Yesterday I saw Deyen Lawson take great delight in relieving Peter Senior of $20 at Links Hope Island [above].
Rookie professional Steph Kyriacou lost $50 to Travis Smyth in the Pineapple Cup at St Michael’s Golf Club in Sydney, and was filthy that when she exacted revenge in their return match there was no money on the line.
More than 70 pros based in south-east Queensland signed up to play a pro-am at Wynnum next week before it too had to be bumped until at least July 10 when restrictions are scheduled to be ease further.
Professional golf at the highest level can draw criticism for the millions of dollars on offer every week – and the money it costs to get the best players to show up – yet in this coronavirus conundrum we can give our landlocked elite the one thing they crave above all else: competition.
The players ranked eighth and 21st in women’s golf are so desperate to tee it up that there was talk of an appearance at the $11,000 CITIC Pacific Mining Karratha Pro-Am… and that they were going to drive the 1,500 kilometres north from Perth for the privilege!
Two other players were mooted to join that epic road trip before that event also had to be postponed on the PGA of Australia schedule – European Tour stars Jason Scrivener and Min Woo Lee, currently biding their time in Perth playing virtual golf and firing ‘stingers’ at the range.
A list of Aussie golfers currently in the country – and with no real prospect of leaving any time soon – presents a unique opportunity for Australian golf to put some of its very best players in the public spotlight and elevate golf’s position within Australian sport’s consciousness.
On the men’s side we have Adam Scott, Lucas Herbert, Jason Scrivener, Min Woo Lee, Brad Kennedy, Wade Ormsby, Brendan Jones, Matthew Griffin, Anthony Quayle, Jake McLeod, Andrew Dodt and Zach Murray, among others, all of whom have current status on major world tours.
Minjee Lee and Hannah Green are stuck in Perth waiting for the LPGA Tour to resume in late July at the earliest while emerging talents such as Kyriacou, Su Oh, Robyn Choi and Karis Davidson are desperate for the opportunity to showcase their skills to a larger audience.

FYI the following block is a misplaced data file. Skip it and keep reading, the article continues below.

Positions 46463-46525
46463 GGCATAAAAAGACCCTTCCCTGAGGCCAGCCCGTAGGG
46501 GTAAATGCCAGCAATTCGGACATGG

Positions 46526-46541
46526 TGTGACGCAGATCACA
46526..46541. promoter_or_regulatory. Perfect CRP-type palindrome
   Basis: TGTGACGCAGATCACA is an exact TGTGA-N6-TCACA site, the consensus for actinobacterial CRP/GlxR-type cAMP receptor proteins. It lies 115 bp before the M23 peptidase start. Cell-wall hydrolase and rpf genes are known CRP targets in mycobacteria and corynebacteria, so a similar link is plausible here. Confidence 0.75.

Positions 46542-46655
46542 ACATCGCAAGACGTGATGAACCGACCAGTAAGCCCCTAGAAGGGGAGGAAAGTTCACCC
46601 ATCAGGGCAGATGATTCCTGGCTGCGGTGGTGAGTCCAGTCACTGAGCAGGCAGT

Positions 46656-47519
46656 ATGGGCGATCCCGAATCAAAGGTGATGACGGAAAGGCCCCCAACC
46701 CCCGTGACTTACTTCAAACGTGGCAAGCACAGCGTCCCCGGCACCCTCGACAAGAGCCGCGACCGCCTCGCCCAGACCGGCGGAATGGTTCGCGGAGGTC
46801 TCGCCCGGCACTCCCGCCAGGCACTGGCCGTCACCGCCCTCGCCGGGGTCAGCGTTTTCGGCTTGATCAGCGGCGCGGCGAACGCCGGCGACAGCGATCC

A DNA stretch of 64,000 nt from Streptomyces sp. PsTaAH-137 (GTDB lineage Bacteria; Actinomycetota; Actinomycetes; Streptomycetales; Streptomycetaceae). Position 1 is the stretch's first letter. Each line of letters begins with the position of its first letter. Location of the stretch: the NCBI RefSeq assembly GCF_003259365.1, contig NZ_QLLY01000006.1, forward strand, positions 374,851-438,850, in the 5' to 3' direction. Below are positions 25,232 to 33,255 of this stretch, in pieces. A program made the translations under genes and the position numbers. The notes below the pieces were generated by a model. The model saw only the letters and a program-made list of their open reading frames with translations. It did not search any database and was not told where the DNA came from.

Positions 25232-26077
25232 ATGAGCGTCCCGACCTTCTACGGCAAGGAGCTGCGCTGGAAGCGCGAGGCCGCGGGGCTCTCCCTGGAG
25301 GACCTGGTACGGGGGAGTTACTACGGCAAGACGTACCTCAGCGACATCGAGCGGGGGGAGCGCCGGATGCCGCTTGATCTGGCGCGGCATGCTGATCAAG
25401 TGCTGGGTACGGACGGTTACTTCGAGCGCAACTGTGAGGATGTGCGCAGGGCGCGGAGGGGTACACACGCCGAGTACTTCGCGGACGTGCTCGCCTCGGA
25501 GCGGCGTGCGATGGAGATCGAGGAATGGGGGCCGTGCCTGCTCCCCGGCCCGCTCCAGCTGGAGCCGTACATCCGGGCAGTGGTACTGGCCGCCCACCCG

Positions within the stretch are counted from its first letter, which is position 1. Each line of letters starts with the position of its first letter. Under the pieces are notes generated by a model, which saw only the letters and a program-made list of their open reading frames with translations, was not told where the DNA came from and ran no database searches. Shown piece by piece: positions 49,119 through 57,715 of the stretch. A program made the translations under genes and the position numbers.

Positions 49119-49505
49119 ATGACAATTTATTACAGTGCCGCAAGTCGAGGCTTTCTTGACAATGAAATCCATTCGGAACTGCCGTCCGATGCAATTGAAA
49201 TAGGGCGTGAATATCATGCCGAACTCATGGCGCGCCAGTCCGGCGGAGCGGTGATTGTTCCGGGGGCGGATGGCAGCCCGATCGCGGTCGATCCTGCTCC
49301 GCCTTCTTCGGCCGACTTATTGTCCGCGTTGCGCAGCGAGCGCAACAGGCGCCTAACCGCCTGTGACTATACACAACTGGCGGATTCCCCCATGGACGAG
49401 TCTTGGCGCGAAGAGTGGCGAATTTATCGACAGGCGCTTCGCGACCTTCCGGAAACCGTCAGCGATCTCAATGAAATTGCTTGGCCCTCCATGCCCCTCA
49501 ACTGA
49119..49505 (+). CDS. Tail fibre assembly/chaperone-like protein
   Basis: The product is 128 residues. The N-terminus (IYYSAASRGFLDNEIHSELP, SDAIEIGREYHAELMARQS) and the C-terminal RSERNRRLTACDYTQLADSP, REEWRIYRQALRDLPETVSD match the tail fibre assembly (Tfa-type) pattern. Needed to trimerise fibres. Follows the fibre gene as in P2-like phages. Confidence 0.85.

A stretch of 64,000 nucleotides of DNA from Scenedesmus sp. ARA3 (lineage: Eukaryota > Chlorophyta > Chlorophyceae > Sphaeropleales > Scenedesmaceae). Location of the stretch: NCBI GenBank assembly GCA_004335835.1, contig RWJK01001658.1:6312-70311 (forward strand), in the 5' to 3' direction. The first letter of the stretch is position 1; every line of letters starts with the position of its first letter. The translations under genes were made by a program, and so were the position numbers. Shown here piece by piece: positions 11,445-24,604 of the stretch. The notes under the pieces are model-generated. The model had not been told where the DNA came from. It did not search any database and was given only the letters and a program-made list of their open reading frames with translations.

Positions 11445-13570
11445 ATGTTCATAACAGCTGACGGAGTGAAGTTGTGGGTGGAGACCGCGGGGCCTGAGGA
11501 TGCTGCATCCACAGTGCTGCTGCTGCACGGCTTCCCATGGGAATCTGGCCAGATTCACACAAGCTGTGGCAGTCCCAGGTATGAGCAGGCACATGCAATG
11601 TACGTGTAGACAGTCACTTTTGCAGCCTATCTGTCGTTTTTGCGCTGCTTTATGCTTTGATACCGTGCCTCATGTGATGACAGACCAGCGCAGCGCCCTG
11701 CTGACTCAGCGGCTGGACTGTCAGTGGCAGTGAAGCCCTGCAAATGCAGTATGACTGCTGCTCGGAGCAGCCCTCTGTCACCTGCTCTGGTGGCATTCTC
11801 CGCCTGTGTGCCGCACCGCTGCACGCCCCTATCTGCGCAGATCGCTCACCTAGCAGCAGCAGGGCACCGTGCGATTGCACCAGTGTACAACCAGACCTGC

So what’s the solution? That’s a question that presents challenges but ones that Australian golf’s powerbrokers should do everything they can to overcome.
The state border closures present significant obstacles but as people are permitted to travel interstate for work purposes – including NRL and AFL players – surely our ‘professional’ golfers can be granted a leave pass.
But rather than putting on ‘just another golf tournament’ in a time when a celebrity exhibition match attracts six million viewers in the US, Australian golf should re-launch with a product that will engage the thousands upon thousands of Aussies who have found sanctuary at their local golf course during lockdown.
What about an 18-hole mixed foursomes event where players are mic’d up and encouraged to let their personalities shine through?
Adam Scott and Steph Kyriacou vs Zach Murray and Karrie Webb.
Minjee Lee and Lucas Herbert vs Hannah Green and Min Woo Lee.
More than any other sport, golf is in a position to come out of the COVID-19 crisis in a stronger position than what it went in. What it needs though is a bold, entertaining product to signal its return, a still somewhat captive audience and a sponsor willing to put up an even moderate prize pool in exchange for national exposure.
It’s an opportunity to step forward and establish a ‘new normal’ that Australian golf cannot afford to ignore.